2006-12-08 / Community

Health And Hospitals Corporation Postpones Vote On Neponsit Home Site

By Howard Schwach


Patricia Lockhart, right, the HHC's Secretary, at the Rockaway meeting with Richard Levy, the corporation's General Counsel. Lockhart told The Wave that the Neponsit Home issue will not be on the agenda at the December 14 meeting.Patricia Lockhart, right, the HHC's Secretary, at the Rockaway meeting with Richard Levy, the corporation's General Counsel. Lockhart told The Wave that the Neponsit Home issue will not be on the agenda at the December 14 meeting. After a contentious public hearing in Rockaway last month, the city's Health and Hospitals Corporation has indefinitely postponed a December vote concerning the future of the former Neponsit Health Care Center site.

The hearing was held to listen to the public's comments on a plan for the HHC to turn the property over to New York City, opening the former hospital site to development of luxury homes.

At that hearing, Charlynn Goins, the HHC chairperson, said that a vote on turning the property over to the city, the first step in the process, would take place on December 14.

On Monday, however, Senior Vice President for Community Health and Intergovernmental Relations LaRay Brown called Democratic District Leader Lew Simon, one of the major opponents of the city's plan, to advise him that the vote would be postponed "indefinitely."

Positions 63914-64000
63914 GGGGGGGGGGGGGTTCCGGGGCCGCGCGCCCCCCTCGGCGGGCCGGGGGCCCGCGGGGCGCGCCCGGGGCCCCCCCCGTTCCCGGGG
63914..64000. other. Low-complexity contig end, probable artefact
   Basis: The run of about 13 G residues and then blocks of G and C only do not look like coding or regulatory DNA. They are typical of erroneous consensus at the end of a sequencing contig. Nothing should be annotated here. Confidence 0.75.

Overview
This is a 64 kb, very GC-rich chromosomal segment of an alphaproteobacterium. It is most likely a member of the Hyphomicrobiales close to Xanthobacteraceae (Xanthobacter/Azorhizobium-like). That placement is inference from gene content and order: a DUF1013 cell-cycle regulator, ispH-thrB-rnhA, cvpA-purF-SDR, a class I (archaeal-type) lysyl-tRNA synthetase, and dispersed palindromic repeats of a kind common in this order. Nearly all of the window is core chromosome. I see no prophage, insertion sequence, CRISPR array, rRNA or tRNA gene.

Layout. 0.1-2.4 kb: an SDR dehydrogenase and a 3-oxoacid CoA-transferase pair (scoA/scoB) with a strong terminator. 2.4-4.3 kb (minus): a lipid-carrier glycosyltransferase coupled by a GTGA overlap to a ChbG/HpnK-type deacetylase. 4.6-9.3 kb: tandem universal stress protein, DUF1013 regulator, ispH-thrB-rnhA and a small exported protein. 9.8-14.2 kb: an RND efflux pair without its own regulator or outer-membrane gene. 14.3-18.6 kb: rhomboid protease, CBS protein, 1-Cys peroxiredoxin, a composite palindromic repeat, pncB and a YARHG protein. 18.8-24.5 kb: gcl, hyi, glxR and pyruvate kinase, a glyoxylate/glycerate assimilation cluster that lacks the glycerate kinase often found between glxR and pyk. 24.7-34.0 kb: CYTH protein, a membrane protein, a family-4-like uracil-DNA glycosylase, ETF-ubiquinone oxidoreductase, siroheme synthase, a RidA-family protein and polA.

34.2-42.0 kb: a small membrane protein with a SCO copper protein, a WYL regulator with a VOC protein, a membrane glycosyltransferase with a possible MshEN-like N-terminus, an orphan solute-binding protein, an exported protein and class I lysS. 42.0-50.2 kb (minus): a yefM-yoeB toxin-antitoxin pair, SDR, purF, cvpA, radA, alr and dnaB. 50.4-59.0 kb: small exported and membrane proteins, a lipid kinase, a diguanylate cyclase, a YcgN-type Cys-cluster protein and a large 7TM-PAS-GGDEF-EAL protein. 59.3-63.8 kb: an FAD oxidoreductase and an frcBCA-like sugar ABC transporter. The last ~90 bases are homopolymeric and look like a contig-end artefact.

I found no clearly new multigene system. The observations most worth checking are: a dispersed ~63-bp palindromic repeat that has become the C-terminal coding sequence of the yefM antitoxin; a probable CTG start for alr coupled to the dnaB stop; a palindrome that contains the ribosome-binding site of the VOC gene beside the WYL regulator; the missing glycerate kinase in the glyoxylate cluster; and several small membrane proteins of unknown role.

More than 100 Rockaway residents attended the HHC hearing.More than 100 Rockaway residents attended the HHC hearing. That news was confirmed to The Wave by Patricia Lockhart, the Secretary to HHC Corporation.

""I have not seen the agenda [for the December 14 meeting], but it is more than likely that the vote has been put off," Lockhart said. More than fifteen local residents spoke at the November 28 meeting.

With the exception of two, Assemblywoman Audrey Pheffer and Neponsit Homeowners President Peter Salmon, all were opposed to placing luxury housing on the Neponsit site.

The great majority of those who spoke asked not for housing, but for a new school to be built on the beachfront site. At least two of the speakers wanted a public school, but others believe the site perfect for a branch of the City University system.

Perhaps the most unique suggestion, one that drew cheers from the crowd, came from Kevin Boyle, who asked that the site be used for both a technical college and as a rehabilitation space for wounded soldiers returning from Iraq.

At the meeting, Simon and other called for the corporation to postpone the December vote. He was joined by a number of other locals in that request.

Now, the HHC has granted that request. "I'm glad that the HHC finally did what the community wanted it to do," Simon said. "It was the right thing to do."

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